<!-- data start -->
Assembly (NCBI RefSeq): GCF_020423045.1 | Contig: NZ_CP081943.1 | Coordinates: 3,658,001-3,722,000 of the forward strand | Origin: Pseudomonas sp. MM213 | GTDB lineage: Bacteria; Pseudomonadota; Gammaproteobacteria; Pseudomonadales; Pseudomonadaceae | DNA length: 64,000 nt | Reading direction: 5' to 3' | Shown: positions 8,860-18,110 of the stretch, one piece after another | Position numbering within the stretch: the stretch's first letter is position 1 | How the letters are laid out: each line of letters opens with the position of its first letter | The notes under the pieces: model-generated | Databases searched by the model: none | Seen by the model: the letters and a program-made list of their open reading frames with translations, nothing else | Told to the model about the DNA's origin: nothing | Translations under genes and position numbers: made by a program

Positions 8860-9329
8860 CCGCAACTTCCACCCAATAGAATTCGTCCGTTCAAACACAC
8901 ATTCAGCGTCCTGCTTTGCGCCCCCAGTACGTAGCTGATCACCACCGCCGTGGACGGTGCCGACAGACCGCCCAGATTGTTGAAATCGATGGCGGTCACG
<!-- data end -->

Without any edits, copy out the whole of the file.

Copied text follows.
Assembly (NCBI RefSeq): GCF_020423045.1 | Contig: NZ_CP081943.1 | Coordinates: 3,658,001-3,722,000 of the forward strand | Origin: Pseudomonas sp. MM213 | GTDB lineage: Bacteria; Pseudomonadota; Gammaproteobacteria; Pseudomonadales; Pseudomonadaceae | DNA length: 64,000 nt | Reading direction: 5' to 3' | Shown: positions 8,860-18,110 of the stretch, one piece after another | Position numbering within the stretch: the stretch's first letter is position 1 | How the letters are laid out: each line of letters opens with the position of its first letter | The notes under the pieces: model-generated | Databases searched by the model: none | Seen by the model: the letters and a program-made list of their open reading frames with translations, nothing else | Told to the model about the DNA's origin: nothing | Translations under genes and position numbers: made by a program

Positions 8860-9329
8860 CCGCAACTTCCACCCAATAGAATTCGTCCGTTCAAACACAC
8901 ATTCAGCGTCCTGCTTTGCGCCCCCAGTACGTAGCTGATCACCACCGCCGTGGACGGTGCCGACAGACCGCCCAGATTGTTGAAATCGATGGCGGTCACG